Friday, April 10, 2020

Review: Blush

Release date: April 10, 2020
Running time: 101 minutes
Starring:  Wendi McLendon-Covey, Steve Little, Max Burkholder

Blush follows Cathy (McLendon-Covey), a suburban mom who lives a seemingly perfect, fulfilled life.  However, under this happy exterior hides a woman who is stuck in the monotony of her daily routine and lack of connection with her family.  She has a regular routine and fulfilling outside activities, but it seems like there is something missing that starts to surface when she makes a few new chaotic friends.  

What Blush does so well, especially at the start, is show the repetitive nature of Cathy's life in a seemingly perfect setup.  Whether it was her constant routine, or having family time with no communication, or a relationship with little interaction, the film sets up her character and the main problem very early.  And in doing so, the film takes a slow approach at the start but it does a really good job of setting everything up.  You really get a sense of what she is going through.  But the other really great thing about this film is that the story doesn't take your typical boring life crisis story.  When Cathy starts to experience other things and live a more exciting life, it does not actually get better for her.  Her new friends and endeavors tend to complicate what was a normal, boring life.  It's an interesting change and one that I didn't see coming.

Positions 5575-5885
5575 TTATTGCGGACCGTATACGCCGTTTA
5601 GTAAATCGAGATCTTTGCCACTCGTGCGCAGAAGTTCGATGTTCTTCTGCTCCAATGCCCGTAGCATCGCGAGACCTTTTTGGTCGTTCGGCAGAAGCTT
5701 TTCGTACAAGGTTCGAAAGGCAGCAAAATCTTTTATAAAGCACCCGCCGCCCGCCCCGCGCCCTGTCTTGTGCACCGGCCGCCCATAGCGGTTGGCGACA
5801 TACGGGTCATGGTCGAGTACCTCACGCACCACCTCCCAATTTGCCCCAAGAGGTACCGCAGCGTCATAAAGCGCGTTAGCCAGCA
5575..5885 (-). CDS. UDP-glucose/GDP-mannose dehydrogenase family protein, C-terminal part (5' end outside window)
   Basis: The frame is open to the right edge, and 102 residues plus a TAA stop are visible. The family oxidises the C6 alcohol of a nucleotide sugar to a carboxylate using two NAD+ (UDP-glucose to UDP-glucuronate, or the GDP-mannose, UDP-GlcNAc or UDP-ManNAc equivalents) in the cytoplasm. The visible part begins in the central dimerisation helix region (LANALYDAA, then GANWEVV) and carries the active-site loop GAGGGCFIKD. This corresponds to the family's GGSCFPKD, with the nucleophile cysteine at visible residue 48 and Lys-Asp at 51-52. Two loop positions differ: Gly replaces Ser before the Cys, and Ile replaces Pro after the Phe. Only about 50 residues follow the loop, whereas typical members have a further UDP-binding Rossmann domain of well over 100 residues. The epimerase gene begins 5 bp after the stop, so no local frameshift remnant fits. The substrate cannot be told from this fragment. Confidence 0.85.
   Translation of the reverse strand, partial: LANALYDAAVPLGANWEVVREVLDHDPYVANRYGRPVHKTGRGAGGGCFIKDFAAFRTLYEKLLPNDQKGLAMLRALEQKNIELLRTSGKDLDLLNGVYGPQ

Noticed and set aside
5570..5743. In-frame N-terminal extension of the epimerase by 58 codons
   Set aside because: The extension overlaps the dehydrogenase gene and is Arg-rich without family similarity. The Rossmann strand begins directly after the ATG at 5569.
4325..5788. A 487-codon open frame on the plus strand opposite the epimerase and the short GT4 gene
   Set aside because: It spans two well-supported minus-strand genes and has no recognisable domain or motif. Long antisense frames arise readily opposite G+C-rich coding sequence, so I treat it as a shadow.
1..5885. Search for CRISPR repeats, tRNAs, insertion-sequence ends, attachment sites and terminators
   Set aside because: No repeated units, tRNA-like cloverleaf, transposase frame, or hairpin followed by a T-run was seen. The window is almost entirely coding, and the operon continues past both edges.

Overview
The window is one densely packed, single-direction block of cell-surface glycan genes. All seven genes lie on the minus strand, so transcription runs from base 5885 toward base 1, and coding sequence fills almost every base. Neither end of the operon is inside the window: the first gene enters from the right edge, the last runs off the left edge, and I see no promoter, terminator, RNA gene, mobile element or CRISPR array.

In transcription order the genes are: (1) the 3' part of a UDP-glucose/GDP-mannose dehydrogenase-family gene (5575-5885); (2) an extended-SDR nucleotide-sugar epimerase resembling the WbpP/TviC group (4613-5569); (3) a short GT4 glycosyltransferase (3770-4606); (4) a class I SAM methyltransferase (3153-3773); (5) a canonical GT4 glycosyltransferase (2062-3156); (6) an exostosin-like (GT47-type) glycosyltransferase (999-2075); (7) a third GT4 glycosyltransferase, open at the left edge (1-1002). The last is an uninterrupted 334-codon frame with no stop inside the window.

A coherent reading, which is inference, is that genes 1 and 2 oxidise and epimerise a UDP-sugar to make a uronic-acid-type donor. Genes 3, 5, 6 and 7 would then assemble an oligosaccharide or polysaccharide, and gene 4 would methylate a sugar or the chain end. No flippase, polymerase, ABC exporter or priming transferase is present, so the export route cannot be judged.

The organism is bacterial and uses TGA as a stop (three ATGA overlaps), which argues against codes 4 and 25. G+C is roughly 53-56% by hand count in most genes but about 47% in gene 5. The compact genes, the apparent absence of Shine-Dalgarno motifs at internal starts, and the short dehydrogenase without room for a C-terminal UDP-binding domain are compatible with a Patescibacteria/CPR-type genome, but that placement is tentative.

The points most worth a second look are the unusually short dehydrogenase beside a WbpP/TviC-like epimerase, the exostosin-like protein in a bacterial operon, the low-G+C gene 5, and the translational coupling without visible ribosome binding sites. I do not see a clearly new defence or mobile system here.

And Blush sets up this story with some really good acting from McLendon-Covey and Burkholder.  McLendon-Covey is great and is able to convey a lot with her looks and interactions.  You really get a sense of what she is feeling from the subtle aspects of her character.  Burkholder is more outspoken in this one, and more sporadic, but together they have an interesting dynamic.  They are a good combination and keep the story interesting.  However, one issue with the story is that it seems to have random asides that don't necessarily need to be there.  Incidents that happen for no reason and don't really contribute to the overall journey occur and feel like they are just there to fill time.  However, do not worry about those as there is plenty in Blush to keep you entertained and on the edge of your seat as you see this seemingly perfect life with a rotten core collapse before your eyes.

Blush tells a different mid life crisis story with some great acting and an unconventional plot.  

Rent it.

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